Plaintiff contends that he did exhaust administrative grievances as to his deprivation of food claim. Pl.'s Opp'n 14:21-16:21. Having examined the relevant grievances, however, the Court does not find that did exhaust administrative remedies regarding the denial of food. Grievance No. CSPC-6-06-3275 complained of denial of whole fruits and vegetables. Denial of whole fruits and vegetables does not grieve a denial of food. Plaintiff's grievance complained of the type of food provided, and did not provide notice of a lack of food. Grievance No. CSPC 6-06-4089 apparently complained of not receiving any vegetables at all except in Plaintiff's dinner entree. Plaintiff's grievance yet again complains of the type of food provided, and not a lack of food. Plaintiff's grievance focused on the denial of Plaintiff's kosher meals as well as food-tainting, which is not sufficient notice regarding a lack of food. Thus, Plaintiff's grievances do not demonstrate that he provided sufficient notice regarding the problem and the action requested. Griffin, 557 F.3d at 1120.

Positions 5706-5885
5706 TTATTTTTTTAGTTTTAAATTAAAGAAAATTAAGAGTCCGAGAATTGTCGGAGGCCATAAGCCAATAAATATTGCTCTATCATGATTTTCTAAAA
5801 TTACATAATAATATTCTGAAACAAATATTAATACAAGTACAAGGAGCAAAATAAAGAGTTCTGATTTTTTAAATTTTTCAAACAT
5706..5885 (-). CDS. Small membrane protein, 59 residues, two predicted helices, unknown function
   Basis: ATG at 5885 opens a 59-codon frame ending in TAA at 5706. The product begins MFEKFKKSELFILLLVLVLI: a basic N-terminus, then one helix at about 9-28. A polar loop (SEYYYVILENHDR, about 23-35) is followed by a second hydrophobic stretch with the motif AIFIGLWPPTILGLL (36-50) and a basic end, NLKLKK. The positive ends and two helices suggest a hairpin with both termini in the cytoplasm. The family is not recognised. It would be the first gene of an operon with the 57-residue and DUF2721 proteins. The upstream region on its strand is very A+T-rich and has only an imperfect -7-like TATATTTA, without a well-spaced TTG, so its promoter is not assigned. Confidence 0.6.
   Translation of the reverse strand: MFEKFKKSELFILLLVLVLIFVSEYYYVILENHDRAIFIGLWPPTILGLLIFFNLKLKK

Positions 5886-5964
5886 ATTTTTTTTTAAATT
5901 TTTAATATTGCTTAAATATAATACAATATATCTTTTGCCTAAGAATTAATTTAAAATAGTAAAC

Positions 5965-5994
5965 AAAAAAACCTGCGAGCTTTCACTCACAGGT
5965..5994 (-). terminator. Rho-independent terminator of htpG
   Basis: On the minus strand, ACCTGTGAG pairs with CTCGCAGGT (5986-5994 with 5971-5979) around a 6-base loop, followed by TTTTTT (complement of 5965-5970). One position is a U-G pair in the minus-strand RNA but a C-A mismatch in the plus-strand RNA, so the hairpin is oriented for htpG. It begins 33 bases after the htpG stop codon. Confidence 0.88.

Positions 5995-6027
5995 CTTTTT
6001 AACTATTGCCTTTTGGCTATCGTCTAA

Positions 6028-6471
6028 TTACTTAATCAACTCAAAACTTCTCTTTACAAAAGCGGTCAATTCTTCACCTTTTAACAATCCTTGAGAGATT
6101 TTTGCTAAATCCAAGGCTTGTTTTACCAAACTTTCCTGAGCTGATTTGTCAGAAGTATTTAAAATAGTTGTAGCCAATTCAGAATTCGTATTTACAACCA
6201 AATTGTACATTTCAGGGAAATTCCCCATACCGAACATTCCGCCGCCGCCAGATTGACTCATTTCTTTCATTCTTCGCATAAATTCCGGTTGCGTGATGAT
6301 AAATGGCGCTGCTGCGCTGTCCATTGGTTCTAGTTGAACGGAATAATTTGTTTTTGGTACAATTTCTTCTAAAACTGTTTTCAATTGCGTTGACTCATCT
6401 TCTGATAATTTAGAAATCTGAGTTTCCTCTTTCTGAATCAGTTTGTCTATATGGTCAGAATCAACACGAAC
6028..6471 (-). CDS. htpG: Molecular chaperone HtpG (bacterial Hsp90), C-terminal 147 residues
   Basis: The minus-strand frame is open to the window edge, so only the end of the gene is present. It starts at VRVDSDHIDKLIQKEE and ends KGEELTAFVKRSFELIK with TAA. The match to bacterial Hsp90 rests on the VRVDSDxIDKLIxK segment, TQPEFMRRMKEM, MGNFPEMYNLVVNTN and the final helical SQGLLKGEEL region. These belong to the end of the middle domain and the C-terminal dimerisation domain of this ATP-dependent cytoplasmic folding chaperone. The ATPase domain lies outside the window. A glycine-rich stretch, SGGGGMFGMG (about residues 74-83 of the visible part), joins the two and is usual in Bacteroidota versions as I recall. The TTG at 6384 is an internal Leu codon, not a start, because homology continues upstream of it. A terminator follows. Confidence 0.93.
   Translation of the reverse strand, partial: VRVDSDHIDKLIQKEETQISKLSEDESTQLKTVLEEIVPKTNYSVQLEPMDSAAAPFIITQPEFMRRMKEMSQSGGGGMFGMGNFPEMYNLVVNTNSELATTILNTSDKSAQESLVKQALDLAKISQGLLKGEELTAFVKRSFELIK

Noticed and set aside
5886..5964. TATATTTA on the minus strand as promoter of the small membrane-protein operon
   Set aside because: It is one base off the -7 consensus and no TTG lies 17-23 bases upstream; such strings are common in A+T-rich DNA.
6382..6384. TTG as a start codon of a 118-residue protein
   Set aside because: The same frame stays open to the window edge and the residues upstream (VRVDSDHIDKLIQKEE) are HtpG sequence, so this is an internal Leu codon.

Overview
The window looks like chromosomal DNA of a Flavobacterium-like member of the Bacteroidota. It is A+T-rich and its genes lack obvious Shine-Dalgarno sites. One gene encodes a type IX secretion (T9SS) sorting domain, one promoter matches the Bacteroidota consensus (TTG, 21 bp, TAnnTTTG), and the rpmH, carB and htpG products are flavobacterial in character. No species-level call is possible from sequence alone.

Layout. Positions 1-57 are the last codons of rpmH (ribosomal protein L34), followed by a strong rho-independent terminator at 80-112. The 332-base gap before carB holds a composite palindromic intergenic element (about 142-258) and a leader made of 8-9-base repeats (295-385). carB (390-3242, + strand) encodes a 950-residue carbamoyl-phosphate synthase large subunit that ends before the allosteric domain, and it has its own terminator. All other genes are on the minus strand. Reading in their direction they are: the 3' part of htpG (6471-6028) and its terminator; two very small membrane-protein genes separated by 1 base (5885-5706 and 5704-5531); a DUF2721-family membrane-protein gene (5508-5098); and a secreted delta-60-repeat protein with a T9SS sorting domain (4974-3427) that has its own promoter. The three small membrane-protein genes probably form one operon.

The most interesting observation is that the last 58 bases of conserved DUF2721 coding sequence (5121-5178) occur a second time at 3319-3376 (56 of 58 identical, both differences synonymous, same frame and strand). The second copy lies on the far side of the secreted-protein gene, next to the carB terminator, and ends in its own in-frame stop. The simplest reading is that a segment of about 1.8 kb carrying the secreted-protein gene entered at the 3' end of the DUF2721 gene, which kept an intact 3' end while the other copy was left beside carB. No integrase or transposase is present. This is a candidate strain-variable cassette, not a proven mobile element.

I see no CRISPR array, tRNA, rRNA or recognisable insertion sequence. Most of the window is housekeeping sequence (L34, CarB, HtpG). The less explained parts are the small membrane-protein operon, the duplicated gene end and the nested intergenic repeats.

Plaintiff contends that federal case law does not require exhaustion of administrative remedies for situations in which retaliatory actions were substantial enough to chill the constitutional conduct of an average person, citing to Rhodes v. Robinson , 408 F.3d 559 (9th Cir. 2005), and other similar cases. Pl.'s Opp'n 17:10-24. Plaintiff is incorrect. The Rhodes court held that a prisoner need not demonstrate total chilling of his First Amendment rights to file an inmate grievance in order to state a cognizable claim for retaliation. Rhodes , 408 F.3d at 568-69. It does not hold that the exhaustion requirement is waived. None of Plaintiff's other citations have likewise held that the exhaustion requirement is waived merely because of alleged retaliation. *fn5